1. The Lions’ Halftime Adjustments
For a team that was down 20-0 at halftime, it’s shocking how little the Lions changed their offense going into the 2nd half. They didn’t leave more tight ends or running backs in to block or abandon their running game. Their formations only changed a little by using slightly less shotgun (went from 87.5% to 77.7%) and by using a few more empty backfield sets (1 in the 1st half to 7 in the 2nd half), and their gameplan changed by running slightly more (from 20.3% to 28.8%). Other than that, the lions simply fed Pettigrew more. He did a great job of sitting down in between the zones and using his big frame to shield the ball from defenders. Sure, Calvin Johnson was probably the biggest star because of the huge catches, but they also took a few shots to him in the first half and were just a little luckier later on. In the first half, the Lions were held to 2.13 yards per play and in the 2nd half, that number increased to 6.84 yards per play.
2. The Vikings’ Halftime Adjustments
For a team that was up 20-0 at halftime, the Vikings made wayyy too many halftime adjustments. The average point differential when the Vikings had the ball in the first half was 4.78 points, while in the 2nd half, it was 4.8 points. For being in essentially the same situations, they used a lot more shotgun (52% compared to 37.8%), cut their fullback usage in half (37.8% of the plays down to 20% of the plays), and ran the ball a lot less (40.5% of plays to 24% of plays). Overall, it brought them down from 5.76 yards per play to 3.4 yards per play and stalled a lot of drives.
3. The Vikings only ran 33% of the time
Speaking of the Vikings abandoning the run, they didn’t run very much at all in the game. As you probably know, Adrian Peterson is one of the best running backs in the game, and at this point, Donovan McNabb is not a very good QB. Overall, rather than playing to their strengths, they focused on passing, only running on 33.9% of their plays. In the 2nd half, instead of trying to kill the clock and keep possession of the ball, they actually ran less than the Lions (28.9% of Lions plays vs 24% of Vikings plays). It will be interesting to see how the Lions handle more pass-heavy attacks like the Cowboys next week, as they won’t be able to rely on shutting down the run and forcing them to make mistakes in the passing game.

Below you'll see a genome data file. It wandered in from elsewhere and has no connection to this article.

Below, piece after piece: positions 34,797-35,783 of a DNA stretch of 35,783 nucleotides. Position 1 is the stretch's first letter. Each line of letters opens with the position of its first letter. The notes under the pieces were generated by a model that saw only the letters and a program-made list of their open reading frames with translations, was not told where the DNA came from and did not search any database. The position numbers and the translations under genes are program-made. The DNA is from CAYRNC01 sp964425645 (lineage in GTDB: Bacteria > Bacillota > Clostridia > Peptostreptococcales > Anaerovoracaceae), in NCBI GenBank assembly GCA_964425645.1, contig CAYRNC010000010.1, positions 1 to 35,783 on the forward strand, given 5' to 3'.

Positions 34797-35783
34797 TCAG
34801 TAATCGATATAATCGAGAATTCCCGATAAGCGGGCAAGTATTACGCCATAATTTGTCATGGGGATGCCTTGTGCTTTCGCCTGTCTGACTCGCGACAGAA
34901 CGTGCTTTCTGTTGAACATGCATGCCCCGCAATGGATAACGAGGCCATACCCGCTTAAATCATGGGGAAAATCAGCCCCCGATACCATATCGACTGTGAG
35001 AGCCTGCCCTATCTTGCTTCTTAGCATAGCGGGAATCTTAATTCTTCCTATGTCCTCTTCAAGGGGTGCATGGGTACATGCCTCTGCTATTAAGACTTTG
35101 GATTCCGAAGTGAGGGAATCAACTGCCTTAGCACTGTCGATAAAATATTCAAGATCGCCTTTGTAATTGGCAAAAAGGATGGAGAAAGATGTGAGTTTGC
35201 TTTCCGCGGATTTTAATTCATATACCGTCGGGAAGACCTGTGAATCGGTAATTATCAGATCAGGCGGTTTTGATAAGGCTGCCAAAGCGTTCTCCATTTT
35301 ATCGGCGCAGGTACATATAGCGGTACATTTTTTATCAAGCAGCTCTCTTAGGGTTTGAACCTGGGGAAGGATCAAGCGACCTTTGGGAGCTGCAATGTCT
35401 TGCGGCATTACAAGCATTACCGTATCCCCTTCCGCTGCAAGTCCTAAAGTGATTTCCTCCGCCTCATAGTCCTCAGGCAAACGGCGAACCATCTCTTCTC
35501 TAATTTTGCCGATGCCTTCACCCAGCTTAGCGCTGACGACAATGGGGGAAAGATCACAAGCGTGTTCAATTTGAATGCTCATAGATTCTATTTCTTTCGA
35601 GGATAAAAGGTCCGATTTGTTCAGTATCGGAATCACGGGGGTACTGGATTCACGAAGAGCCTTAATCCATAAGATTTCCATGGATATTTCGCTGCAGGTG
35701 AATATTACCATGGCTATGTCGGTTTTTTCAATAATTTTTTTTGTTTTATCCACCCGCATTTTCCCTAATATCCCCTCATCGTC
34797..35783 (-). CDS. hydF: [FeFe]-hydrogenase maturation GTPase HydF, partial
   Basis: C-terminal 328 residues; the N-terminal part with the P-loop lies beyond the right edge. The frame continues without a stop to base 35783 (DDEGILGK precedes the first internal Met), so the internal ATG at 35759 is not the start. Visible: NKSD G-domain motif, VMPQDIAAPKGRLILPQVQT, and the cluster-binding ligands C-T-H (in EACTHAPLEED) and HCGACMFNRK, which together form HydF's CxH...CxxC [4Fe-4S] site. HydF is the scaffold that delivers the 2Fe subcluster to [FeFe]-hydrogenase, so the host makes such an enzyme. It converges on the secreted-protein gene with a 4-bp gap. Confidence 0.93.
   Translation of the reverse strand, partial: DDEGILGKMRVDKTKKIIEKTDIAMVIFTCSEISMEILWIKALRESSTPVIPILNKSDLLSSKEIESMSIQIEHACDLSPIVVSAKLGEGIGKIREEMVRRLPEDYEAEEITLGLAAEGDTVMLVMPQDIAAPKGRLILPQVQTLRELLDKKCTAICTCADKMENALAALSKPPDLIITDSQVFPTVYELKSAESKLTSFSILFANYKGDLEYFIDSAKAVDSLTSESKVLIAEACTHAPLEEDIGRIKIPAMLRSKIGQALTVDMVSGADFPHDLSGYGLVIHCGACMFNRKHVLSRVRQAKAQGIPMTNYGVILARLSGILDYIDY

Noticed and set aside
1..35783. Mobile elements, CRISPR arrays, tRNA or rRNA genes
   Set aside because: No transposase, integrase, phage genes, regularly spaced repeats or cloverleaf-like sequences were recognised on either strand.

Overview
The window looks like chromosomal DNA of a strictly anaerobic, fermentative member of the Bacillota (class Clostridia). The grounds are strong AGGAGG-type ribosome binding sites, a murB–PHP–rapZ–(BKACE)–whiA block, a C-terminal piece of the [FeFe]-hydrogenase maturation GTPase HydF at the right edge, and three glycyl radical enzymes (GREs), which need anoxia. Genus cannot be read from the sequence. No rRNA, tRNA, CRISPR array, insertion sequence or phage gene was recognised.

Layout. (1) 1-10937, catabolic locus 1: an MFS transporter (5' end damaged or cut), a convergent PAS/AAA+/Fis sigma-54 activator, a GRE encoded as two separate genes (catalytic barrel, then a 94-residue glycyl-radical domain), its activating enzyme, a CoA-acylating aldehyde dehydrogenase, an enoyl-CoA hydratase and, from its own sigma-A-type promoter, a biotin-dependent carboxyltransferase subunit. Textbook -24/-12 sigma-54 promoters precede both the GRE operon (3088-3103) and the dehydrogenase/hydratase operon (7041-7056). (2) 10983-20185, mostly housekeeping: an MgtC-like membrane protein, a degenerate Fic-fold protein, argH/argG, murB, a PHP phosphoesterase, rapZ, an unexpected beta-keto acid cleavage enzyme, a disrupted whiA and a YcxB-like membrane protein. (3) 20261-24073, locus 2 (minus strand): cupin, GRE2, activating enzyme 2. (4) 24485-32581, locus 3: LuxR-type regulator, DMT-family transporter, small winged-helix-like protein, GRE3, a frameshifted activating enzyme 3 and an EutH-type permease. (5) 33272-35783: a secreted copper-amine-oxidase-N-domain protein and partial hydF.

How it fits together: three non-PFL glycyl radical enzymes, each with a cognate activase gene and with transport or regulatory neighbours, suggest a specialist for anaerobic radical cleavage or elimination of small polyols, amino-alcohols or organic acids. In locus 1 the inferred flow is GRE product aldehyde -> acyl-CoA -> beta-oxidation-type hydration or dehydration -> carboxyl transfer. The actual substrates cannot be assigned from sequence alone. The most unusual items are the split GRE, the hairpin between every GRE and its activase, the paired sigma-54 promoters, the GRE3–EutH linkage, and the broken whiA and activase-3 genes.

4. The Vikings were as afraid of Techno Viking as they should have been
On Matt Stafford’s 5 yard touchdown pass to Calvin Johnson to start the 4th quarter, the Vikings were afraid of Scheffler running open along the goal line (the same spot where he scored against the Buccaneers). Obviously, this was because of the threat of Tony Scheffler doing the Techno Viking dance. Three defenders bit on Scheffler’s route, while leaving Calvin Johnson open in the back of the endzone. The middle linebacker, who might have been in position to make the play got sucked down into the box by the play action, leaving a pretty big gap for Stafford to get the ball to CJ.
5. Screen game
In this game, the Lions were able to take advantage of the Vikings in the screen game. In the pre-game analysis, I noticed that the Vikings were good at sniffing out and shutting down screen passes, but the Lions had other ideas. In the 2nd quarter, they hit Maurice Morris for a 14 yard gain on a screen to the left (although it was 2nd and 21, so I suppose you could chalk it up to the Vikings playing soft coverage). But in the 2nd half, the Lions completed 3 screen passes. On two of them, Stafford faked a screen pass to Best on the left before coming back to the right where Pettigrew had a convoy of blockers. These plays took advantage of the linemen biting quickly on the screen look. While they think they’re making a quick read, they’re really getting pulled to the opposite side of the field that they play is going to. Chad Greenway is really the one that shut down both of Pettigrew’s screens. He did a good job of staying home on the play instead of over-pursuing. Those plays went for 6 and 8 yards because of Greenway tripping up Pettigrew, but the really big gainer was the screen to Best in the 3rd quarter. On this one, Stafford started out under center and used play action to Best to let the defensive linemen get up field before dumping it off to the running back. Titus Young took out the cornerback on his side while Raiola shielded Best from Greenway. Peterman took out the MLB, and Best was off to the races. It would have been an easy touchdown, but the cornerback from the other side of the field, who Burleson was still working on blocking, had made it across the field and knocked Jahvid Best out of bounds at the 5 yard line.